Human-Robot Interactions in Future Military Operations

Industrial Robot

ISSN: 0143-991x

Article publication date: 23 August 2011

Citation

Avizzano, C.A. (2011), "Human-Robot Interactions in Future Military Operations", Industrial Robot, Vol. 38 No. 5. https://doi.org/10.1108/ir.2011.04938eaa.010

Publisher

:

Emerald Group Publishing Limited

Copyright © 2011, Emerald Group Publishing Limited


Human-Robot Interactions in Future Military Operations

Human-Robot Interactions in Future Military Operations

Article Type: Book review From: Industrial Robot: An International Journal, Volume 38, Issue 5

Michael Barnes and Florian Jentsch,Ashgate,Aldershot,2010,$119.95,466 pp.,ISBN: 978-0-7546-7539-6,Web link: www.ashgate.com/default.aspx?page=637&calcTitle=1&pageSubject=346&title_id=9034&edition_id=11717&,

The dawn of the third millennium assisted a profound change in the role of military operations. The bigger military players cooperate now reciprocally to maintain stability across the world. In this scenario, the military forces act more for civil protection than for battles, and the scenario of their operations is moving from open fields to urban environments.

Hi-tech and robotic involvement are the answer to the new issues caused by terrorism. The early convincement that technologies “as they were” were enough to place armies in a dominant position was contradicted by early usages.

Human-Robot Interactions in Future Military Operations is a novel book in this field. The volume aims at investigating the relationships emerging from the in-depth use of robots in military applications. The approach is that of analyzing the requirements of the interaction from multiple views. The book balances properly technological features of the existing systems against the cognitive requirements of human interaction. Wherever there are constraints imposed by soldier and civil safety, timings and the battlefield scenario are kept in consideration.

The book examines the combined effects and results of development designs by contextualizing them in the huge expertise achieved by the contributing authors. All the guidelines are complemented with real implementations developed within the contributors’ experiences. As a result, the volume is a best read for experts, users, or engineers in the field who are likely to develop or employ these type of systems.

The core of the book is represented by three leading parts.

Part II deals with sociological and cognitive elements of human robot interaction. After a preliminary description of the two major elements in human robot interaction (cognitive psychology and social factors), the part dives inside to the three more relevant elements that characterize the employment of robots for military applications. First, it addresses the ability of the robotic systems to generate a good-mediated awareness of the remote environments. An essential prerequisite is to rely on robotic exploration of hazardous environments; second, it considers the control paradigm, the navigation metaphor and the elements that facilitate the control of the remote robots; and finally, an analytical approach to predict the mental load of the operator is developed. Such a model is crucial both for the operator safety as well as to develop proper operation schedules.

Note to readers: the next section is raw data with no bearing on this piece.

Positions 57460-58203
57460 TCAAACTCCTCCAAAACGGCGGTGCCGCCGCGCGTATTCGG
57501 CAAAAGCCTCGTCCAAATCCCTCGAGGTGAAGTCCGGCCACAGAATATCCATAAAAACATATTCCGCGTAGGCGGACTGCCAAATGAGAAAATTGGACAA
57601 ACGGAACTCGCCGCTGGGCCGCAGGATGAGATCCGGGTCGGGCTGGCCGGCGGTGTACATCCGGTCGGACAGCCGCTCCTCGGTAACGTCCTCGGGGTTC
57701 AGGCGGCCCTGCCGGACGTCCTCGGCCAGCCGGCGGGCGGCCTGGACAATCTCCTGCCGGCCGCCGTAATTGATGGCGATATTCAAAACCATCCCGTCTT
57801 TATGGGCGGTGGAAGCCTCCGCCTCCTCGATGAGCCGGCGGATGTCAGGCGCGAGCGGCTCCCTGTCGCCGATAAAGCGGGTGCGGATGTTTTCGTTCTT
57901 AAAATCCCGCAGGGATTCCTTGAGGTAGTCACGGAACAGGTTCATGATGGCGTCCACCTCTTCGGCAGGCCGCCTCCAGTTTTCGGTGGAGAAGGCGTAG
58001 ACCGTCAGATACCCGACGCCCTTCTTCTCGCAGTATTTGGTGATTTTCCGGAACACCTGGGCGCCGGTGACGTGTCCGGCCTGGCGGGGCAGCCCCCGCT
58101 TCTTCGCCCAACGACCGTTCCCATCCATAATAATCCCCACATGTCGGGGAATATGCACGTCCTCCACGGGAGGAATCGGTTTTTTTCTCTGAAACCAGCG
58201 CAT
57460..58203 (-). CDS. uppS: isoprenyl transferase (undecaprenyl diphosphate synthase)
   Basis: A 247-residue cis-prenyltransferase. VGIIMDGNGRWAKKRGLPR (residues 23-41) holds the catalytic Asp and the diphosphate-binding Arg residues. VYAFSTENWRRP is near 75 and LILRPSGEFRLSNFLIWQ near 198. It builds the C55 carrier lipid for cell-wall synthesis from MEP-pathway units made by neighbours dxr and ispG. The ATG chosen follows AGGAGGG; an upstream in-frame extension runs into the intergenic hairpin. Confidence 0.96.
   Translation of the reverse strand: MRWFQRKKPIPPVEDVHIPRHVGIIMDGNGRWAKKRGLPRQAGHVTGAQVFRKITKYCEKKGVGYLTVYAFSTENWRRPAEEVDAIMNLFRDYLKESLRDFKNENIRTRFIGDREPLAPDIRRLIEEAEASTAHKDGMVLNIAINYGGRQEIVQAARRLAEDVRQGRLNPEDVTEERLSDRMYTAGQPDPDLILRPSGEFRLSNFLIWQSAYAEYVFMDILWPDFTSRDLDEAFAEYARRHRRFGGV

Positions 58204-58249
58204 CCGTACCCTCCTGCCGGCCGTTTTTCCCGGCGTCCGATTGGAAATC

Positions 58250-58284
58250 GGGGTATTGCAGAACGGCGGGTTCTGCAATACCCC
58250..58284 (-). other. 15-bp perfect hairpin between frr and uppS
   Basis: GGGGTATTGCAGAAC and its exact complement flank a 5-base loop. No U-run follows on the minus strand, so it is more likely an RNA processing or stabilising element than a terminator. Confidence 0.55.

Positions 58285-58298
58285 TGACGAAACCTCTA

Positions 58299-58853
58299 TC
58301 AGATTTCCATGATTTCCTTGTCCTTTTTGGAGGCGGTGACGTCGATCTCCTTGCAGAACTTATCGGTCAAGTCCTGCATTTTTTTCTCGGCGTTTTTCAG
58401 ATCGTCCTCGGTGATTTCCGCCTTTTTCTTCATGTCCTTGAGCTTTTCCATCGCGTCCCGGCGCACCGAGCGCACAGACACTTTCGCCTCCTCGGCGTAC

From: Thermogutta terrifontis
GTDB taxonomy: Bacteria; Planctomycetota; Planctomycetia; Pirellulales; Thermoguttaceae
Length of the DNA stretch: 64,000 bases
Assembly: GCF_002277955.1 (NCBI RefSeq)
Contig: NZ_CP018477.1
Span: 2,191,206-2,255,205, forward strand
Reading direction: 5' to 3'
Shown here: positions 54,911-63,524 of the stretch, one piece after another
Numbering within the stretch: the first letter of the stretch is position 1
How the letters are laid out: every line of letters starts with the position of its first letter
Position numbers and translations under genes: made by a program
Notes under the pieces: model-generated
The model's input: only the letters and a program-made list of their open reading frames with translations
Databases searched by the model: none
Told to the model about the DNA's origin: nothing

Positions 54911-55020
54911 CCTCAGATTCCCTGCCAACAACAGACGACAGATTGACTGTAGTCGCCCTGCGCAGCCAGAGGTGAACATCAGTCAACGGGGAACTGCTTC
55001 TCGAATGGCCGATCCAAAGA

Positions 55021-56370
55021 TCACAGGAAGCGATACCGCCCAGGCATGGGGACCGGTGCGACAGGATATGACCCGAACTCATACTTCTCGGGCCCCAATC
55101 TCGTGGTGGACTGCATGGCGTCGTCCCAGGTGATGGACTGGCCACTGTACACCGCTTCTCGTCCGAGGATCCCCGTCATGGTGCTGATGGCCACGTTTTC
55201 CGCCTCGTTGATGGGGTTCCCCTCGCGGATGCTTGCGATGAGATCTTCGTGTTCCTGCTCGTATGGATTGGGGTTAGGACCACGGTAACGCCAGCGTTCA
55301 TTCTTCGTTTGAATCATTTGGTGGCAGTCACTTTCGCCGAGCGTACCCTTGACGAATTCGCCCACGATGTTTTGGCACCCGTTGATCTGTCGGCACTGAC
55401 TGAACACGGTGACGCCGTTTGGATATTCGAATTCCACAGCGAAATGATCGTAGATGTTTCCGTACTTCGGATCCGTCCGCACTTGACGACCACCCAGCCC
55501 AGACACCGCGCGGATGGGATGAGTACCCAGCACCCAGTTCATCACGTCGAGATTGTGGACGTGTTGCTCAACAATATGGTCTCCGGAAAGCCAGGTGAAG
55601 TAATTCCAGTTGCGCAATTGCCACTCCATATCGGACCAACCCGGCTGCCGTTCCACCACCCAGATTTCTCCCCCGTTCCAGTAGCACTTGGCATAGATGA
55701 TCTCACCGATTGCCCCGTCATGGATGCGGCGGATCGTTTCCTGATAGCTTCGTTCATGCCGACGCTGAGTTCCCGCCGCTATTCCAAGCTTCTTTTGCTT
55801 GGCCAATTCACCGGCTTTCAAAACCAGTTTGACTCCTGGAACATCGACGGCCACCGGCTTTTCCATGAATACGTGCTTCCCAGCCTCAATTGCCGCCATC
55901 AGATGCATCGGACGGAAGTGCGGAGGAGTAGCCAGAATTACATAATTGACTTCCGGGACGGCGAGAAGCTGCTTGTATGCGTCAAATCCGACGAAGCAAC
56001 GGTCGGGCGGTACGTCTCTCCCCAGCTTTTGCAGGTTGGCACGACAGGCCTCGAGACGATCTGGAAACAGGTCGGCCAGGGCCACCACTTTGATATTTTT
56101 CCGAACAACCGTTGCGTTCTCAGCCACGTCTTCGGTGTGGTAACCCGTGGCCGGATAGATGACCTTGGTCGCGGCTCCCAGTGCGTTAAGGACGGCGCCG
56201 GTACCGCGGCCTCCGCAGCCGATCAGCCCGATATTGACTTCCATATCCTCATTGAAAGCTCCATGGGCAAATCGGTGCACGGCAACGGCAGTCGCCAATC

Parts III and IV examine the details of the development for the two major HRI scenarios in military operations: unmanned aerial vehicles (UAV) and unmanned ground vehicles (UGV). Four major topics have been discussed for UAV: control of the situational awareness, reliability of the interaction, UAV as teammates, and the effect of visual feedback on the operation quality. UGV instead, is operated in a less structured environment, and hence Part IV focuses more on the mechanisms to allow a quality operator control in a condition of semi-autonomy: the closed loop telepresence control, the use of multi-modal feedback and the multi-task organization are discussed as a first, while the operator control units (OCUs) and the latency aspects are examined later.

Part V examines multiple robot/vehicle operations. This includes both cross environment operations (air/ground), as well as control of robot teams. Different experiences are provided.

Human-Robot Interactions in Future Military Operations is a precious resource for the design of human-aware robotic systems. It conveys in a single text, results of several experiences and represents an important guideline for the design and the use of these systems.

The main drawbacks of the volume are in the absence of other types of human robot interaction. All the interactions considered in the volume are limited in the AUV/UGV scenarios, while newer forms of human robot interaction are likely to be employed in a near future (e.g. power extenders, cobots, etc.). In addition, a clear analysis of the possible application scenarios is missing, thus preventing the possibility to use such a book as a manual/guideline in the design of newer applications, and in the development of newer interfaces.

Conclusion: Human-Robot Interactions in Future Military Operations is an important text for the design of future UAV/UGV systems. It correlates important design factors to the “psychology of use”, the users and groups requirements. The book is well suited for designers and those responsible for human resources in order to develop new generations of systems and, to exploit at best, the existing ones. The analyses contained in the volume cover the majority of applications; however the text would have benefited from a better insight of future directions.

Carlo Alberto AvizzanoDirector of PERCRO (PERCeptual ROBotics) Laboratory of Scuola Superiore Sant’Anna, Pisa, Italy